What Is Causing My Cat’s Allergic Reaction – Food or the Environment?
The immune system keeps a cat safe from disease. But some cats are susceptible to developing overactive immune systems that treat commonplace substances like they’re an attacker.
The body's response is an allergic reaction, and it can lead to several health issues, including allergic dermatitis.
Allergic reactions are triggered by a wide range of usually harmless substances, known as allergens. In this article, we’ll compare two of the most common allergens – food and environmental.
What Causes Environmental and Cat Food Allergies?
It’s not well understood, but it’s believed that some cats have a genetic predisposition to developing allergies.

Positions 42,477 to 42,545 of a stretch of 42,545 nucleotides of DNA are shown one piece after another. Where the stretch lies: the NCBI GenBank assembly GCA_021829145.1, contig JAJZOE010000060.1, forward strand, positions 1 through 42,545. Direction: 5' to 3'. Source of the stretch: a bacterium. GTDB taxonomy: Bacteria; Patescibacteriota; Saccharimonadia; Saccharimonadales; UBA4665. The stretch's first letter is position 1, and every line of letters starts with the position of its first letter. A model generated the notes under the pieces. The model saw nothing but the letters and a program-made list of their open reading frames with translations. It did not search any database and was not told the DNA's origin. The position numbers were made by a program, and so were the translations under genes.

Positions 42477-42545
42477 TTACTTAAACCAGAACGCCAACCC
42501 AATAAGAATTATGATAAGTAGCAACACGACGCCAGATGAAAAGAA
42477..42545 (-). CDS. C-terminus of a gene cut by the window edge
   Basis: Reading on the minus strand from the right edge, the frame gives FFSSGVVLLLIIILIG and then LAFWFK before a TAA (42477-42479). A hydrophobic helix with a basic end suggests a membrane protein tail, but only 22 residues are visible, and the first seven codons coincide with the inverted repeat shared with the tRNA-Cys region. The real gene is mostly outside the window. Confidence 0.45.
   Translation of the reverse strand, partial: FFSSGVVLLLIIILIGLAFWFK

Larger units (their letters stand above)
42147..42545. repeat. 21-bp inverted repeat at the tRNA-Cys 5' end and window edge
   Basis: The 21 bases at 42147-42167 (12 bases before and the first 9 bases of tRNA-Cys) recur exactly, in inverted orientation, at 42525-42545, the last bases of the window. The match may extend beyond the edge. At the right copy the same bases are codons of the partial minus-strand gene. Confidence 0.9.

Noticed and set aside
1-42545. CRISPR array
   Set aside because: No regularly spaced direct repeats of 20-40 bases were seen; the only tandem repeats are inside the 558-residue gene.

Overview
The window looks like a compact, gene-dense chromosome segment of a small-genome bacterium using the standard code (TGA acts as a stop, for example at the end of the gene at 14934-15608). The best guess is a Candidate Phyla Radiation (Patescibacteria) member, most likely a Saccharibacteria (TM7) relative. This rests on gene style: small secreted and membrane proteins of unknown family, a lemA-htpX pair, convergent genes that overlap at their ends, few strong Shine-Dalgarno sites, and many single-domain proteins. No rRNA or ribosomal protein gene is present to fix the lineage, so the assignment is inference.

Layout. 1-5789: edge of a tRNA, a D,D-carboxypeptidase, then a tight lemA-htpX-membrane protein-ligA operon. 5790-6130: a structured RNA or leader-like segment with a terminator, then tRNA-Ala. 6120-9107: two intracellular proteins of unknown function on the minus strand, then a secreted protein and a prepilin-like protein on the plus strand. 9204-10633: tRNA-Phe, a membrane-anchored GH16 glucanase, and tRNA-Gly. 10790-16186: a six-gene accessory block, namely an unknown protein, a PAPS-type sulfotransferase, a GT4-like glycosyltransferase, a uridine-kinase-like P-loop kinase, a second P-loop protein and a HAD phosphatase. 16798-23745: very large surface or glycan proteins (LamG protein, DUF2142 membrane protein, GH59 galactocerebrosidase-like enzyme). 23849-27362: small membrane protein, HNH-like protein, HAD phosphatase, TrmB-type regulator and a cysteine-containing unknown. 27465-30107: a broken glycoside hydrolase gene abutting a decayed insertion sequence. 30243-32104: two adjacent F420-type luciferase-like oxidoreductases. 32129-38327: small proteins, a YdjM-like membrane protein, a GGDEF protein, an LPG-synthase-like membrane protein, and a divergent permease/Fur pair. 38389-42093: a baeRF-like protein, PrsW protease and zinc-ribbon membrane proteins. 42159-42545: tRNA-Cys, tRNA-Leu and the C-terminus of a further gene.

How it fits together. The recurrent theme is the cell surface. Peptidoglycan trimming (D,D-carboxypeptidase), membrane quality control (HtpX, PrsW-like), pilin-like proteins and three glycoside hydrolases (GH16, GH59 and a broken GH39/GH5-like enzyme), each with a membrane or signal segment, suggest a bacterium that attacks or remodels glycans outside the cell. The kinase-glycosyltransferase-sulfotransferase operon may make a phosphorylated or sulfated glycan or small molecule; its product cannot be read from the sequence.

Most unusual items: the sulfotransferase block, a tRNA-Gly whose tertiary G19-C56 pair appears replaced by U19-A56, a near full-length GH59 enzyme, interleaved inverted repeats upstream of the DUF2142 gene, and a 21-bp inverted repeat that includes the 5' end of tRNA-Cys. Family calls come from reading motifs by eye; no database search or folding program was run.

As cats explore the world, they’ll encounter many potential allergens, from the dander in their bed to the protein in their food.
If a cat is prone to developing allergies, repeated exposure to these allergens can sensitize its immune system and trigger an allergic reaction.
What Is a Food Allergy?
A cat food allergy is an immune system response to something a cat eats, most frequently a source of protein like beef or fish.1 Cats may develop food allergies at any age, even to foods they’ve previously been exposed to.
Cat food allergies are less common than environmental allergies, but they can have severe health effects, so you should always contact your vet if you think your cat is allergic to food.
What Is An Environmental Allergy?The skin acts as a barrier. It protects against injury and prevents harmful substances from entering a cat’s body. But an ineffective skin barrier can allow bacteria and certain airborne particles to break through. The resulting immune system response is known as an environmental allergy or atopy.